Here’s a look at the full cover, designed by Julia Lloyd, followed by the excerpt from Inanna’s first chapter.
In Athens, they call me Aphrodite now. In Babylon, they call me Ishtar. But in the first days I had only one name, and that was Inanna.
I was born in the city of Ur, in the springtime. In those days memories of the Great Flood were still raw, and everything was measured from it. So I can tell you that I was born six years after the deluge, when the land was dry and true again, but the dead were still every day missed.
It was in many ways an ordinary beginning. My mother screamed and raged, and then pushed me out, through blooded thighs, onto linen sheets. She held me to her chest and wept. My father knelt beside her all the while, his hands in prayer before him. The midwife took me from my mother and laid me down in an ancient cradle. She counted my toes and fingers, and put her ear very gently to my chest.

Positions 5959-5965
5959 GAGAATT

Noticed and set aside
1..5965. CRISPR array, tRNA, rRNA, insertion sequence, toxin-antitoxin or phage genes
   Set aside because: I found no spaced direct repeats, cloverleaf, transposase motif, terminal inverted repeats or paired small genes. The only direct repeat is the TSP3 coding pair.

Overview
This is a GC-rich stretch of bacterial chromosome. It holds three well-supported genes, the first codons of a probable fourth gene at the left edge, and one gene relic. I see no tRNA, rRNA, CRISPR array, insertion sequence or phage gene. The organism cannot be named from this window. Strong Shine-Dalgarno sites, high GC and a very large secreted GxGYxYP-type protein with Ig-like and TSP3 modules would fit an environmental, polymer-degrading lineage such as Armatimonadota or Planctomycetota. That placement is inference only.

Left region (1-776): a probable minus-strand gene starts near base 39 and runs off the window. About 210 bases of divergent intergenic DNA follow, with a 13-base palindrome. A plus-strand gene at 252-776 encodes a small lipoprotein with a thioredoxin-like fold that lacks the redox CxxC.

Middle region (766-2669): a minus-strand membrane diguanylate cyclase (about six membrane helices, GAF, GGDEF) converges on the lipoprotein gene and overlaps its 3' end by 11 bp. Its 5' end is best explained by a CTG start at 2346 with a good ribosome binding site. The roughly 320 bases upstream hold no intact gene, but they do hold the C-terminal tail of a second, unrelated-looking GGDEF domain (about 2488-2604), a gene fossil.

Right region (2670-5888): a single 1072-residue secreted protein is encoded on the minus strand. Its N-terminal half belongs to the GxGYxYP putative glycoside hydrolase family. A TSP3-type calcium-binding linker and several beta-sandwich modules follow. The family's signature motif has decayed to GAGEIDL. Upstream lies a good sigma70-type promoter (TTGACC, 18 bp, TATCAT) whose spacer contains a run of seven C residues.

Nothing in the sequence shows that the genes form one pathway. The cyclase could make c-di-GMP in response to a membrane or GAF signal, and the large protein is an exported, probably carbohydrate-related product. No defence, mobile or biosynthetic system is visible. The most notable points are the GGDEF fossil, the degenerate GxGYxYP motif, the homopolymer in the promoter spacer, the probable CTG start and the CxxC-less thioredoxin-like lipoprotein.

Yet of course we were not an ordinary family.
When the Anunnaki first descended from Heaven, the dazzling sunlight blinded them. All of them speak of it, of the shock of Earthlight, scouring out their eyes. Their vision returned but with it came the gaudy blues and nauseating greens that were Earth’s true colours. And the noise! The screeching birds and crashing waves, clawing at their nerves. The air itself was an assault upon them, renewed at every breath. For a long time, they did not know if they could survive here.
And so now my mother looked at me, so small and frail in my cradle, and she was terrified for me.